By Arooj Khalid
LAHORE, Pakistan – Eid-al-Fitr, the celebratory feast that comes at the end of a month of fasting for Ramadan and is based on the sighting of the crescent moon, arrived three times in Pakistan this year.
Besides the sad feeling of saying farewell to Ramadan, this year the Pakistani public experienced a weird feeling when the news channels flashed the sighting of the moon in North Waziristan on August 17, earlier than anticipated.
People had expected Eid, which is celebrated on the first day of Shawwal, or the 10th month of the Islamic lunar calendar, on August 19 or 20 this year.
So the news of Eid celebrations in Waziristan seemed half-baked to most of the people, but it really was true. Those areas celebrated Eid on Saturday, Aug. 18, while the rest of Pakistan, thinking of it as the 29th day of Ramadan, spent the day fasting.
The Ruet-e-Hilal or Crescent sighting Committee held its session on Saturday the 18th. The weather department had announced few chances of the Shawwal crescent to be spotted and as the sundown came closer and passed away, the committee failed to sight the moon at all.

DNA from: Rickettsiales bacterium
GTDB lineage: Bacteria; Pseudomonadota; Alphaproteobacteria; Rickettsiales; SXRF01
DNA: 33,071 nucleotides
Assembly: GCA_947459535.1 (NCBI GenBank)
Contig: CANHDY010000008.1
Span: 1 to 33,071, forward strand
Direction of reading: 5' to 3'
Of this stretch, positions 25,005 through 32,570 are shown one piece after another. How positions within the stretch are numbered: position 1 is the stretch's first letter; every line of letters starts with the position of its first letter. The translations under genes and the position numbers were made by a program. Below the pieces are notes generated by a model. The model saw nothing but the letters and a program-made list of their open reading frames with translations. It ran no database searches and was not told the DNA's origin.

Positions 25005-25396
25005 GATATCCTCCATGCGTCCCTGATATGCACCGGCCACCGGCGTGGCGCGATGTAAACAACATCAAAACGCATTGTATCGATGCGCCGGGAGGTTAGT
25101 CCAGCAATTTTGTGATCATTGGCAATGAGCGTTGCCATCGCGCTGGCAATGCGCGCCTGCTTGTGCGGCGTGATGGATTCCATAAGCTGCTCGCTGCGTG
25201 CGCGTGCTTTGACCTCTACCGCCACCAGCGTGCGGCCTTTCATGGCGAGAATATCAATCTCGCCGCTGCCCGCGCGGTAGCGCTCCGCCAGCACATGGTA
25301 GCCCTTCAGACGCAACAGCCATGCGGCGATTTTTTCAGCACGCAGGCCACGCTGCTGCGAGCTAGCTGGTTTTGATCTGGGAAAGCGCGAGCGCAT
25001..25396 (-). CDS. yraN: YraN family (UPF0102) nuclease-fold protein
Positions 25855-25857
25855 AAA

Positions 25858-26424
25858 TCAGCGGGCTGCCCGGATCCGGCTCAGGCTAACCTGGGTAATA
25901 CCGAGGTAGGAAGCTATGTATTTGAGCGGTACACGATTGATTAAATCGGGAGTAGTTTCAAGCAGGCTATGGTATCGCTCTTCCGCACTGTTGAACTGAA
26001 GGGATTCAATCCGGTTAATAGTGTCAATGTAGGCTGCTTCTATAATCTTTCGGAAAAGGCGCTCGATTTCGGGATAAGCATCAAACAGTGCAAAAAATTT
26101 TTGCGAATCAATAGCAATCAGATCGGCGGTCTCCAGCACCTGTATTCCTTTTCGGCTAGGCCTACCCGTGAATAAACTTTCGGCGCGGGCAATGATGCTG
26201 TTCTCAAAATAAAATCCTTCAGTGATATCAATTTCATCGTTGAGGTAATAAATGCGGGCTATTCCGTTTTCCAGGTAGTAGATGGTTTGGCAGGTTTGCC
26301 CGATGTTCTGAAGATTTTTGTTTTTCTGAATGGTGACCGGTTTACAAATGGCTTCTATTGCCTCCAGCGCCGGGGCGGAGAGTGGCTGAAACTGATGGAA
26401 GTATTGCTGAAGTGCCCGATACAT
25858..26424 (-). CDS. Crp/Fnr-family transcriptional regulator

Before the committee chairman, Mufti Muneeb-ur-Rahman, could announce 30 days of Ramadan, the zonal moon sighting committee of Khyber Pakhtunkhwa (KPK) province started receiving testimonies of moon sighting.
Usually, if the committee gets enough credible testimonies, Eid is announced. But this unique story had another side. Despite the zonal committee getting 24 testimonials from Peshawar, and 15 from Mardan, the central Ruet-e-Hilal committee announced Eid to be on Monday, Aug. 20.
The zonal committee protested and complained that the central committee had not even considered the testimonies, whereas the central committee regarded them as improbable.
When all was said and done, the Khyber Pakhtunkhwa government announced Eid in the province on Sunday, Aug. 19. The central committee still stands by its decision of observing Eid on Monday, Aug. 20.
At last the hassle came to an end and three Eids were celebrated in one country, with North Waziristan celebrating Eid on August 18, KPK province on the 19th and the rest of the Pakistan observing on August 20.
Some people blame this obscure confusion on the government, which left the public wondering, but others blamed it on outside rivals who often keep creating problems and hurdles as Pakistan strives for national unity.